The Public Interest

No Calcutta

Roger Starr

Fall 1989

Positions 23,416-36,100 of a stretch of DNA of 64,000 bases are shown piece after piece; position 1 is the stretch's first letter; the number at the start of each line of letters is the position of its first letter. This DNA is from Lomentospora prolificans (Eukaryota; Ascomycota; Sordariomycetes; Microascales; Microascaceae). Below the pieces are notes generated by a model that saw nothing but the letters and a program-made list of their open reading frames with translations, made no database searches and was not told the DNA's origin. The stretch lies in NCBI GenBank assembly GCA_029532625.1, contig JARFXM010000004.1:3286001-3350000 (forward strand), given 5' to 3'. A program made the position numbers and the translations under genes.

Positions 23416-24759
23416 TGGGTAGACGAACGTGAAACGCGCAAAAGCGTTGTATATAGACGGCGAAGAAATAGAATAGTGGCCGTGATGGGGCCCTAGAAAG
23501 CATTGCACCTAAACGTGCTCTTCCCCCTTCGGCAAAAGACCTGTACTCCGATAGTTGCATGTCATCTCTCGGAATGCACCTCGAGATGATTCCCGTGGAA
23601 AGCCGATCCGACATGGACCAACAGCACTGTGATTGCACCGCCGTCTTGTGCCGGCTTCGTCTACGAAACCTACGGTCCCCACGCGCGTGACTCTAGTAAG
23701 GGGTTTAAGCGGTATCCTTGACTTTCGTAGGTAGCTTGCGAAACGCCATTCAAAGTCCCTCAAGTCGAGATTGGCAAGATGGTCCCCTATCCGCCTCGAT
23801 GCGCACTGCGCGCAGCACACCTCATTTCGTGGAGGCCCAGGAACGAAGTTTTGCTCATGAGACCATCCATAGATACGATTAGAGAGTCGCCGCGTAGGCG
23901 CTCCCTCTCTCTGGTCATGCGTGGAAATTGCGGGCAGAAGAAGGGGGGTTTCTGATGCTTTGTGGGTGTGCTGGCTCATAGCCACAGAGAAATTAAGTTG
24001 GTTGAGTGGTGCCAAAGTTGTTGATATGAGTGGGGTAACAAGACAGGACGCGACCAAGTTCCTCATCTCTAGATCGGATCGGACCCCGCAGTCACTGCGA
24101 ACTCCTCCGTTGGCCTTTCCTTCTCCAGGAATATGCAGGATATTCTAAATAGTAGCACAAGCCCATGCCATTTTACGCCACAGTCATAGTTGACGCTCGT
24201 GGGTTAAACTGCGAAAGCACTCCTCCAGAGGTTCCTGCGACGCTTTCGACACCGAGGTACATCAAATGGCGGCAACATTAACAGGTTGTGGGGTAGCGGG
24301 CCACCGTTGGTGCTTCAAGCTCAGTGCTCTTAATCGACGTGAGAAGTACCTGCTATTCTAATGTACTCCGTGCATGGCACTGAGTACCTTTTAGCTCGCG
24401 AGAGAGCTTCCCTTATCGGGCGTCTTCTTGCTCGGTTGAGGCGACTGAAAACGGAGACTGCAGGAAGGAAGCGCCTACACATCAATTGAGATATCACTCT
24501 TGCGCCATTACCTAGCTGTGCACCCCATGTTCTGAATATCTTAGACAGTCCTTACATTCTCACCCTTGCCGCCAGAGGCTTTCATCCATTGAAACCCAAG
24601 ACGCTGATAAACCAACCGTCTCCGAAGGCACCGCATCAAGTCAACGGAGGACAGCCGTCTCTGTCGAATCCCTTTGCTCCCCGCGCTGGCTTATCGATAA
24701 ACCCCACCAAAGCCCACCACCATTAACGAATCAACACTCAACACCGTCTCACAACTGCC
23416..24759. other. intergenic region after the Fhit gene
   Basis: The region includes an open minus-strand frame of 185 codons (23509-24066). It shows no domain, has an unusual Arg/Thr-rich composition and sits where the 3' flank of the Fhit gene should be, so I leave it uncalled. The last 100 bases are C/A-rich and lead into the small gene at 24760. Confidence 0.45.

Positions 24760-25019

THE STREET SCENE in too many central sections of too many American cities suggests the existence of a wholly new variation on an ancient problem: homelessness. In prior years, before vagrancy laws were discovered to be unconstitutional, homeless people—usually male and of advanced years—were kept out of sight in a Skid Row section of their city. They are no longer out of sight, and their numbers are now unprecedented. Their aggressive behavior and bizarre appearance—often compounded by mental instability and chemical addictions frighten and discomfit urban residents, who react by proclaiming their hometowns Calcuttas.  These apprehensions are stimulated by organizations, ostensibly concerned with helping the homeless, that enthusiastically condemn America’s alleged heartlessness. But America’s cities are not yet Calcuttas in which whole families dwell permanently on the pavement.

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